Psychopathy is a personality disorder characterized by persistent antisocial behavior, blunted empathy and moral sensitivity, and impaired decision-making. Joshua Buckholtz, a graduate student in the Department of Psychology, Treadway, and their Vanderbilt colleagues used fMRI to examine brain activity in volunteers during a task where they anticipated receiving a monetary reward. They found that the “reward circuits” in volunteers who had been determined to have some psychopathic traits responded differently than their counterparts without the traits, particularly when they were anticipating winning or losing a reward. They found that those with the traits responded more strongly to anticipating the reward and less strongly to receiving it. A disruption in this balance may underlie elevated aggression, impaired decision-making and increased risk-taking in psychopathy.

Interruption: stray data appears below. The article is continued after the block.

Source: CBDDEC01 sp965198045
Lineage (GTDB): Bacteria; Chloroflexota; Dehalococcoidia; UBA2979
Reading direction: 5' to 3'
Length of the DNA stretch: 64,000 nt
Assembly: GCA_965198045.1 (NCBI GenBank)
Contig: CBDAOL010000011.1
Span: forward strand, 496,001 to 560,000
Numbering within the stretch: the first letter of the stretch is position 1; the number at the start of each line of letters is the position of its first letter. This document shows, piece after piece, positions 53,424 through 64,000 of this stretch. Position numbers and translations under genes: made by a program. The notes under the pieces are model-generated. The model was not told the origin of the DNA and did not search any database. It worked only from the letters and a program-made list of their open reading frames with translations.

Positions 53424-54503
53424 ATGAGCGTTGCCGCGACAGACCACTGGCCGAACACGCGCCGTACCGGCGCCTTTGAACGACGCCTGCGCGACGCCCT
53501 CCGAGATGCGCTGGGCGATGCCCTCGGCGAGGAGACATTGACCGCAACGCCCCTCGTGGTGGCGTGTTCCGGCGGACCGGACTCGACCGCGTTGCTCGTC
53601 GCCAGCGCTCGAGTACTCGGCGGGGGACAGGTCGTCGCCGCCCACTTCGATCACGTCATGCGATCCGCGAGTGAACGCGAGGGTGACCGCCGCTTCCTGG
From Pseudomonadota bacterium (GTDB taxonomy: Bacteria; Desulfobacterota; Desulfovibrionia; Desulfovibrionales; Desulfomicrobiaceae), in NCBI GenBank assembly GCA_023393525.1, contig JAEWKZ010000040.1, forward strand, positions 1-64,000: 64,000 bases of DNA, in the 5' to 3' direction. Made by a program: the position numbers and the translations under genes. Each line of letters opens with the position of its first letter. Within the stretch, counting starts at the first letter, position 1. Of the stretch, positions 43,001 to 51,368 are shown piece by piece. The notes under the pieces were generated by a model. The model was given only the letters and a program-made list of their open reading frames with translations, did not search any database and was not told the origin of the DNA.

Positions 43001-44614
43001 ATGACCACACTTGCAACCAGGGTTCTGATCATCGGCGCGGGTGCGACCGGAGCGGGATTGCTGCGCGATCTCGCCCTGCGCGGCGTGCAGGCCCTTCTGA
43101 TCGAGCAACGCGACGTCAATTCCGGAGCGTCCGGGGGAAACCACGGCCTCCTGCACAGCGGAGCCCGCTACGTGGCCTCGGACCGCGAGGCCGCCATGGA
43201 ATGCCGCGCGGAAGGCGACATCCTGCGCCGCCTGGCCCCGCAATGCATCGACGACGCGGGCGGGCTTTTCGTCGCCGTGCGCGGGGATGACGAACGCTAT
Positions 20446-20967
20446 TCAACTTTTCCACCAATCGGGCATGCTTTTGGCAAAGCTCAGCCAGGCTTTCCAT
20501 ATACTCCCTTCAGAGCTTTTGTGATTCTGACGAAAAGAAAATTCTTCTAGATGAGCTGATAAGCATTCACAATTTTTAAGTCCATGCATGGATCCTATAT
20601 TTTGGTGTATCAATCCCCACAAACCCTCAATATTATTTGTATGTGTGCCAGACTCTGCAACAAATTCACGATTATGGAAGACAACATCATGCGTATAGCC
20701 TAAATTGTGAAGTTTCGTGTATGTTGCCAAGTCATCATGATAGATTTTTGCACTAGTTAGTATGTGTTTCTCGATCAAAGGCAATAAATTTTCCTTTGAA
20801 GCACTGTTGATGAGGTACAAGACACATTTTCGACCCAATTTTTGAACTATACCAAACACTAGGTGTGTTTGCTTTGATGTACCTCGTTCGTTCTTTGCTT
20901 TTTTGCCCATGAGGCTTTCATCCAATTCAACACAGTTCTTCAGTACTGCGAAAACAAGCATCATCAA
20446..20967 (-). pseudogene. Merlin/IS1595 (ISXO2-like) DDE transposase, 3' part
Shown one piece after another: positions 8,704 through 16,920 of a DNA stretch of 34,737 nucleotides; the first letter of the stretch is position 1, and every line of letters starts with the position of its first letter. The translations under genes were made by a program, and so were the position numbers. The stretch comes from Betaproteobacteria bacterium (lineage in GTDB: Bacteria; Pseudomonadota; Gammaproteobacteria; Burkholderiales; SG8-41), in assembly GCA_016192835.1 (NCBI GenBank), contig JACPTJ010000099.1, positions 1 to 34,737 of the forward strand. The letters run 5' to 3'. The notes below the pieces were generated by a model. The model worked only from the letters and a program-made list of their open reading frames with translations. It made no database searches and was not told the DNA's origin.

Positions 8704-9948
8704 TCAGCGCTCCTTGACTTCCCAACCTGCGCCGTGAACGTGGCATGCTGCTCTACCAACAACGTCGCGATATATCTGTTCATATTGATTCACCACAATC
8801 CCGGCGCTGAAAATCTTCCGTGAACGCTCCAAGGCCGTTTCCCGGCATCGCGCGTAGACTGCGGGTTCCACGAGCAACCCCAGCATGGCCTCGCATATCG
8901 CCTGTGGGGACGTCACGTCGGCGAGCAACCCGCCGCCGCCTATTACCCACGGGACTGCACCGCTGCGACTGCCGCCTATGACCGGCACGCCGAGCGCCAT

Specific impacts of prenatal cocaine exposure on cortical development identified
New research by Barbara Thompson, a research fellow in the Pharmacology Department and colleagues at the Vanderbilt Kennedy Center and the Department of Neurology, sheds additional light on the specific impacts of cocaine use by a pregnant mother on her developing fetus. The new work follows previous research by the team that demonstrated permanent behavioral, morphological and cellular changes following prenatal cocaine exposure. In the new study, Thompson and her colleagues found differences in how the brain of rabbits prenatally exposed to cocaine responded to dopamine compared to control subjects, and identified the specific groups of neurons responsible for the differences. The results suggest long-term functional consequences within these groups of neurons as a result of prenatal cocaine exposure.
Unraveling the molecular mechanism of amphetamine action